New co-operation agreements with China
John Key admitted he jumped in fright at the first volley of a 19 gun salute, ringing out over Tiananmen Square last night, as the prime minister was welcomed as a "real friend" by China's new premier Li Keqiang.
Key and dozens of members of what is believed to be the largest business delegation to travel with a New Zealand prime minister were given a spectacular welcome last night (NZT) at the Great Hall of the People in Beijing.
While he met new Chinese President Xi Jinping at the Bo'ao Forum on Sunday, yesterday's event was the showpiece of the week-long trip.
Premier Li is the closest equivalent to Key in the Chinese political system, while yesterday's event had pageantry rarely seen in New Zealand.
Uniformed military lined the steps of the hall as Key approached as part of a motorcade, for which the busy streets of China's capital were closed.
After being introduced to top Chinese officials by Li, who took up his role in March, Key introduced the Chinese premier to leading members of his delegation, as cannons boomed over the square, the scene of famous, and bloody, democracy protests here in 1989.
Key was then escorted past about 100 military honour guards as a large brass band played both God Defend New Zealand and March of the Volunteers, the Chinese national anthem.
China's importance to the New Zealand economy is already massive, with trade growing three-fold since the signing five years ago this week, of its only free trade agreement with a developed country, and it is expected to continue to grow.
Key predicted this week that the number of visitors from China may rise five-fold to a million in five years, while the rate of growth in exports, 17 per cent in 2012, may accelerate, meaning China could overtake Australia as our largest trading partner in the coming years.
Amnesty International overstated the relationship yesterday, wrongly claiming that China was already New Zealand's largest trading partner, as it urged Key "to raise our human rights concerns" on the trip, as it released a new report showing China executed more prisoners than any other country.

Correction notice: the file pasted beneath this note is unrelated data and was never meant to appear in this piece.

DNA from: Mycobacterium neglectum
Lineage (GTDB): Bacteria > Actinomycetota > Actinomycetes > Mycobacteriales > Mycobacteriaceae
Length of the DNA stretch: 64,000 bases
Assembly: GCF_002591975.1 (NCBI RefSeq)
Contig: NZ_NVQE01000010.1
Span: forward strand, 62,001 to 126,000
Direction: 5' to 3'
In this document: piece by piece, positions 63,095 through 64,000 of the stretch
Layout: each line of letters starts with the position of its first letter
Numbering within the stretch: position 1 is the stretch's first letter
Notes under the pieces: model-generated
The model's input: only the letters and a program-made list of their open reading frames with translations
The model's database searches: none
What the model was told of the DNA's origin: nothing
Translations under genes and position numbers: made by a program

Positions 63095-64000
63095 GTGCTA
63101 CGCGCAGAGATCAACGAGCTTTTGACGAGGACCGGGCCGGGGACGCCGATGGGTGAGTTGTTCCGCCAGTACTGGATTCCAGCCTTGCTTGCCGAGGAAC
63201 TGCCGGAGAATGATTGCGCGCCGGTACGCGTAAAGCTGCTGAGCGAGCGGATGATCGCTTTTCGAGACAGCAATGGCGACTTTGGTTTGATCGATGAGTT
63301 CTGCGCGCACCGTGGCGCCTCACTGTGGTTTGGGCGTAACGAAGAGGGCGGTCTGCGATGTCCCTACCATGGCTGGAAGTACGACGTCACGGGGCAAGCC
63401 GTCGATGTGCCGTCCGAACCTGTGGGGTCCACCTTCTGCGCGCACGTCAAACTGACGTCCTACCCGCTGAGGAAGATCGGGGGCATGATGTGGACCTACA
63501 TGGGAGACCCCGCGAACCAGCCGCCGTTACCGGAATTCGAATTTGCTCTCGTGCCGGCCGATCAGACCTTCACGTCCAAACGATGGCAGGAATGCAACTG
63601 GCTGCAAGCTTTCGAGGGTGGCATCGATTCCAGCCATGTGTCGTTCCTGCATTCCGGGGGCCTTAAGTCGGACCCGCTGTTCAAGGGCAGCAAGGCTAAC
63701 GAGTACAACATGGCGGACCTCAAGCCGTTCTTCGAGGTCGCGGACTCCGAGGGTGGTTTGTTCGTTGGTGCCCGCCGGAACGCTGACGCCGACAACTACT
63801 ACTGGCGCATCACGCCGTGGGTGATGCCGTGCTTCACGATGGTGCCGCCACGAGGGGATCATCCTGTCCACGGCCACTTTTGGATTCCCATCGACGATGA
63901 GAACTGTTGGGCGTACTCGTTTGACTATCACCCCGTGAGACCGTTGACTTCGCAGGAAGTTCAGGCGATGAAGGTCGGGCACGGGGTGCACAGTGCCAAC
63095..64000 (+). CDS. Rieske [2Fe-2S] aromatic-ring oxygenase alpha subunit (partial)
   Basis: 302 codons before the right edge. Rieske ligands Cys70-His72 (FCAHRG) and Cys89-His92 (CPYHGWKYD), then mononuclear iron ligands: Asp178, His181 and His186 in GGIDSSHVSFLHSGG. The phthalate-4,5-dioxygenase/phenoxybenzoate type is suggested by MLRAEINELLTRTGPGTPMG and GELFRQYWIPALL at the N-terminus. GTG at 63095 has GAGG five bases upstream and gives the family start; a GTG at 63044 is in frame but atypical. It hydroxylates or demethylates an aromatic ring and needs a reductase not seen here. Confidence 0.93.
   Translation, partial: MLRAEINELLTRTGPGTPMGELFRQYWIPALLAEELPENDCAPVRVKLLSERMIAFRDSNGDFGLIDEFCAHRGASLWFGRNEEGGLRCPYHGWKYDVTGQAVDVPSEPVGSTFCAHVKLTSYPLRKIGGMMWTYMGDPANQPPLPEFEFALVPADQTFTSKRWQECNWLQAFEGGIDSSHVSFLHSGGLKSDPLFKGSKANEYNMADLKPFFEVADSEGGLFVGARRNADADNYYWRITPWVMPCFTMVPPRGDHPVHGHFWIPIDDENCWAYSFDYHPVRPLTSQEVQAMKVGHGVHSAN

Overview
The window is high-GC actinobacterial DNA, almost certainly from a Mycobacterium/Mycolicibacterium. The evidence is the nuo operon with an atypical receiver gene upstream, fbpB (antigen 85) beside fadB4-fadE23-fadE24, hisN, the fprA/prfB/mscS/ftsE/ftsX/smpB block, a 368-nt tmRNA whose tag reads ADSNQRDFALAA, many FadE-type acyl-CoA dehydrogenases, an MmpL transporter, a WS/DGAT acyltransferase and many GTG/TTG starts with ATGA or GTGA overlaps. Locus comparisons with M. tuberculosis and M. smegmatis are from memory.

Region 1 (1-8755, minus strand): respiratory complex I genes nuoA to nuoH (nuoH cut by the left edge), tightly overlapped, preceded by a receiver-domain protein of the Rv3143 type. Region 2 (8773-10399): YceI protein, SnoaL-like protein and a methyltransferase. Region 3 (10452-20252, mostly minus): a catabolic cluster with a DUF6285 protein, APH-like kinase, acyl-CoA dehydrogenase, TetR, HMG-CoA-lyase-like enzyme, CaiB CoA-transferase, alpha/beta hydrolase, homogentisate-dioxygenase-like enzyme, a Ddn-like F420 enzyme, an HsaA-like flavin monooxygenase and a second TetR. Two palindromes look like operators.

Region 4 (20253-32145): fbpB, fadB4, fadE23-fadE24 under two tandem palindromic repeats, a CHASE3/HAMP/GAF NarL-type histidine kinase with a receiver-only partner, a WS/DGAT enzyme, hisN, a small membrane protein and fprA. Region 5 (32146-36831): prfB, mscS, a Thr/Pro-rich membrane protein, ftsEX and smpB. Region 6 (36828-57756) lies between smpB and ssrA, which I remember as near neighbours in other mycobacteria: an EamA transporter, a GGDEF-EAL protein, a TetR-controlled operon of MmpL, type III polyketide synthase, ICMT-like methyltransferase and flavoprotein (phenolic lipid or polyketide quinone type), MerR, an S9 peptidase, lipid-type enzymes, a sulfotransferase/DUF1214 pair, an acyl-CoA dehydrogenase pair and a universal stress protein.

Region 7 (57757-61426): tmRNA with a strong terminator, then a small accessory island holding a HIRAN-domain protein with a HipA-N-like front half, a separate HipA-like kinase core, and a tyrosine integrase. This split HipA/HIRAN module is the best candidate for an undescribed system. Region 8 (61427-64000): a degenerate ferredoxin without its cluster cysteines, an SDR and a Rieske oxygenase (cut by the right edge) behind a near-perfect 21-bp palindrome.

Key said after the meeting that the issue of human rights was raised at his meeting with Li, although no specific details were given, with only talk of the "dialogue" between the two countries.
"Obviously it's an area where we need to continue talking," Key told reporters yesterday.
He said the ceremony was one "to die for" and that Li had explained it reflected the importance of the relationship.
"The premier said to me when the troops were walking past that 'this is the welcome that we afford to a real friend, and it's a sign of the way that we value your visit here', and my visit to Beijing," Key said.
"So it's deliberate, that they do that, it's very nice of them and it's a very grand ceremony."
Key said his meeting with Li was "extremely warm" and formed a nice book-end to the meeting he held with the president on Sunday.
"This is a very joined-up system and you'd expect the message to be consistent and they were," he said.
"This is a relationship that they highly value. They appreciated the visit. They have high expectations about what we can achieve together."
Media were allowed to watch the opening minutes of the meeting, where Li told Key he clearly remembered his visit to New Zealand in 2009.
"The China-New Zealand relationship is in excellent shape and it is proven to be a model of relations between China and a developed country," Li said through an interpreter.
He praised Key's work at diplomatic relations.